The best way to accomplish this is to expand the group of people who can review the sensitive material—beyond the Court/Court staff, Counsel, and Experts—to include anyone at Dickinson (or other third-party contractors or subcontracts) who was directly involved with the facts giving rise to this suit, and require that anyone who reviews materials covered by the protective order sign a non-disclosure agreement. This serves the dual purpose of keeping FPS's sensitive business materials protected from the public, but does not unnecessarily limit discovery or prejudice Dickinson.

The acknowledgement proposed by FPS attached as Exhibit A to Exhibit C (Dkt. 22-5) will suffice. In this manner, the materials can be discussed, reviewed, and considered during discovery and depositions, but the contents of the material cannot be used, distributed, or accessed, by the public.

2. Insurance Polices

FPS alleges that Dickinson requested "all documents and correspondence with all other insurance companies (whether related to this case or not)." Dkt. 22-1, at 2. The Court has reviewed Dickinson's requests—specifically Requests for Production Nos. 16-21 (Dkt. 22-3, at 36-39)—regarding insurance companies and contracts.

It appears that Dickinson has correctly requested only insurance documents from carriers that "may be liable to satisfy all or part of a possible judgement . . . or to indemnify or reimburse for payments made to satisfy the judgment." Dkt. 22-3, at 36. In fact, this is the exact wording of Federal Rule of Civil Procedure 26(a)(1)(A)(iv). Thus, it is not entirely clear to the Court what FPS is referring to. In the event that Dickinson has requested information about insurance companies who do not fit the requirements of Rule 26, FPS can withhold that information altogether. As to any other relevant information under Rule 26 regarding insurance contracts and companies, the same will be included within the scope of the Courts protective order. i.e., FPS will have to turn any relevant information over, but it will be shielded from public disclosure.

The Court does not mean to cast doubt on FPS's assertion. Clearly FPS is in the best position to know which insurance contracts apply. The Court simply doesn't know which are "related to the case or not."

3. Customer lists

This topic may be all but moot considering the Court has—since the filing of this motion—granted Dickinson's Motion to Dismiss Court Four related to defamation, however, the Court will touch briefly on it so as to eliminate any confusion.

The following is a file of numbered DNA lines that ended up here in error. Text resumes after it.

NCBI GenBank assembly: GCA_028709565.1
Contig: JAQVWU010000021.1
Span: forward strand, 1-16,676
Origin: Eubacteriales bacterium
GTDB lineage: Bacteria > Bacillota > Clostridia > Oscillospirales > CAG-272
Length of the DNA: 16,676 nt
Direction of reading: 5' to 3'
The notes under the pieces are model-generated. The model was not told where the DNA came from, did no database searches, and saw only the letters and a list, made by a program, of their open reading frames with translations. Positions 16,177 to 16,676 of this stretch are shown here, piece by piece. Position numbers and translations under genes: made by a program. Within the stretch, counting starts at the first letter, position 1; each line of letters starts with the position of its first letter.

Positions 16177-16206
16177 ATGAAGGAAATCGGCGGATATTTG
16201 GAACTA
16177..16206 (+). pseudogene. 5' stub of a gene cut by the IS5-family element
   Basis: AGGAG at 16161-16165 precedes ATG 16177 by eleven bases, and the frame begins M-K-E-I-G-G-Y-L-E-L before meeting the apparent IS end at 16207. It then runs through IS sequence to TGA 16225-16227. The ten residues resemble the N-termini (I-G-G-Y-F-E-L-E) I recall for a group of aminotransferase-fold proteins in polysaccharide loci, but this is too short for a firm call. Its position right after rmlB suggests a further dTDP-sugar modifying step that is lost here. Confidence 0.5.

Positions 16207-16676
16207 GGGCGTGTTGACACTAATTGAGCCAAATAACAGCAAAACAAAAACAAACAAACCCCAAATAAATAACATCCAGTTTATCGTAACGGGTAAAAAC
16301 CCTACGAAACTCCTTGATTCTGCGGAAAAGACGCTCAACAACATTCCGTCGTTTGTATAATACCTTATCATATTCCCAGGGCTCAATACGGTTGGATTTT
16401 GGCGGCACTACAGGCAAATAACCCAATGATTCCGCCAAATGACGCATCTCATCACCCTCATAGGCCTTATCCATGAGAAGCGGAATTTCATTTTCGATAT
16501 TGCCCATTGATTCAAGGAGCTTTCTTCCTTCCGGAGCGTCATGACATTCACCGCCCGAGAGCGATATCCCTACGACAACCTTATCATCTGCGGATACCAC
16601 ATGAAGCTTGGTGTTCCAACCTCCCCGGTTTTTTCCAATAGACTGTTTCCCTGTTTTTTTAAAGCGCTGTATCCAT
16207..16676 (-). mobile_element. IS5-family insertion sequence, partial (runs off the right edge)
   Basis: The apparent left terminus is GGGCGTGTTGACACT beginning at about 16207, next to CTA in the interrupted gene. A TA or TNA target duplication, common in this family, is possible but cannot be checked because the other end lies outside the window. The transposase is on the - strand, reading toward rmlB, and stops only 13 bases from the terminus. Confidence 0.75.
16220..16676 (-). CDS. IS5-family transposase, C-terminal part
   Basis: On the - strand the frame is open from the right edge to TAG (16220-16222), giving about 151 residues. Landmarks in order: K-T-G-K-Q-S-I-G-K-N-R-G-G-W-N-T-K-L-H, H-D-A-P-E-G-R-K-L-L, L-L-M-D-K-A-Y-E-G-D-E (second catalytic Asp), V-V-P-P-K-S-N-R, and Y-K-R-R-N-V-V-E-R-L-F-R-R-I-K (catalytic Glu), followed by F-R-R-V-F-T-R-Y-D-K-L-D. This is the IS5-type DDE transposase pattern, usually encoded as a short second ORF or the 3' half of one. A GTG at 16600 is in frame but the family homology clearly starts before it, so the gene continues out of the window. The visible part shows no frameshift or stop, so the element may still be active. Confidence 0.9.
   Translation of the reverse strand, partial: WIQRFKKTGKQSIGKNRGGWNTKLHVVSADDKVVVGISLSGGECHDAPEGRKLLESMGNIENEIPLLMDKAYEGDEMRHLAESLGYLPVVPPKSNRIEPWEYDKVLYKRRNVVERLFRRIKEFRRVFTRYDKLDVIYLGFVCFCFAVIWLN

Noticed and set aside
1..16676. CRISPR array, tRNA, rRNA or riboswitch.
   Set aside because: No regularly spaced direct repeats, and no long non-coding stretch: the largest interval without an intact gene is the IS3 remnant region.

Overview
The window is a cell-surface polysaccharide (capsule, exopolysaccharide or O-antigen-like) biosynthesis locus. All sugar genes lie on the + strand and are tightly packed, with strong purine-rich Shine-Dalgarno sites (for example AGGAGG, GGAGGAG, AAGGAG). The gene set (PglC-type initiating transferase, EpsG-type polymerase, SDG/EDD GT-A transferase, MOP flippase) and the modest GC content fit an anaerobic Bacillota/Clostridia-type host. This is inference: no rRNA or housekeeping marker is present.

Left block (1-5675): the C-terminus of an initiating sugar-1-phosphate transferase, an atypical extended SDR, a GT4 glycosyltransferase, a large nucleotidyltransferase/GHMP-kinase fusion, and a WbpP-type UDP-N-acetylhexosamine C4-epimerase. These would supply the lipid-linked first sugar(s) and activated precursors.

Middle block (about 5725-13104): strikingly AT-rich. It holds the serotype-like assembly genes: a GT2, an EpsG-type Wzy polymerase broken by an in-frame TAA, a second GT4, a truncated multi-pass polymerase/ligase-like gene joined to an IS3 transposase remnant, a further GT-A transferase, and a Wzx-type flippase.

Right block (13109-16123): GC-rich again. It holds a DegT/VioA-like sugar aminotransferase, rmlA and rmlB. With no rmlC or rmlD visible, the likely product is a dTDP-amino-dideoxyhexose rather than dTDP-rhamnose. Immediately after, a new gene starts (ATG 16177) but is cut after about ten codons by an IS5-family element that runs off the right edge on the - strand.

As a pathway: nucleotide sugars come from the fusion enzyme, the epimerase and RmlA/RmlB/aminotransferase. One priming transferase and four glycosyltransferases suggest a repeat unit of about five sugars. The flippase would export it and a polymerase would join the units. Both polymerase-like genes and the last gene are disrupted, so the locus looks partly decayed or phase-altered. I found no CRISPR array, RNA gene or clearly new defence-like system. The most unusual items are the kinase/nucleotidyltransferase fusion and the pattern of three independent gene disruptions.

Again, the Court is not trying to broaden the discussion beyond the intent of the parties, but wants to be efficient. Although FPS calls some of the documents "related to FPS's business relationship with [Dickinson]," (Dkt. 22-1, at 2), it later references these as "customer lists." This Court has previously cautioned parties to tread lightly when it comes to third-party customers of a party to a lawsuit. See e.g., Nelson-Ricks Cheese Co., Inc. v. Lakeview Cheese Co., LLC, No. 4:16-CV-00427-DCN, 2017 WL 4839375, at *1 (D. Idaho Oct. 26, 2017) (quashing third party subpoenas directed at defendant's customers and finding that certain customer information, including sales data, was confidential and need not be disclosed).

FPS does not claim that these documents should be precluded altogether, but only included in the protective order. The Court, however, wants to make clear its position on these types of documents as they are frequently an area of concern and confusion in litigation. Should any documents fall into the specific categories identified, they may not need to be turned over at all—even under a protective order.

Because the Court does not know the extent of the information referred to as the "business relationship" between the parties, the Court will simply indicate that these documents are also included in the protective order.

Finally, both sides request that the Court order the other side to pay their reasonable costs and attorney fees in bringing—or alternatively opposing—the instant Motion. Although the Court is granting FPS's motion for a protective order, Dickinson's objections were not wholly without merit and, importantly, the Court modified FPS's proposed order. In other words, FPS was not fully the "winner" nor was Dickinson fully the "loser" to the extent the Court must award fees. See Fed. R. Civ. P. 37(a)(5)(A).

While the Court disagreed with Dickinson that the prior disclosure of certain materials waived confidentiality, this argument was not baseless or frivolous.

V. ORDER

The Court HEREBY ORDERS:

1. Defendant/Counterclaimant FPS's Motion for Protective Order (Dkt. 22) is GRANTED. The parties shall submit a signed protective order conforming with

the Court's decision within 7 days of the date of this order which shall govern the case moving forward.


FPS's proposed Protective Order (Dkt. 22-5) is acceptable with the caveat that the three-person designation (Section F(2)(b)) be changed—and/or any other sections that the substance of this decision would alter—to reflect the Court's analysis herein. --------

DATED: September 5, 2018

/s/_________


David C. Nye


U.S. District Court Judge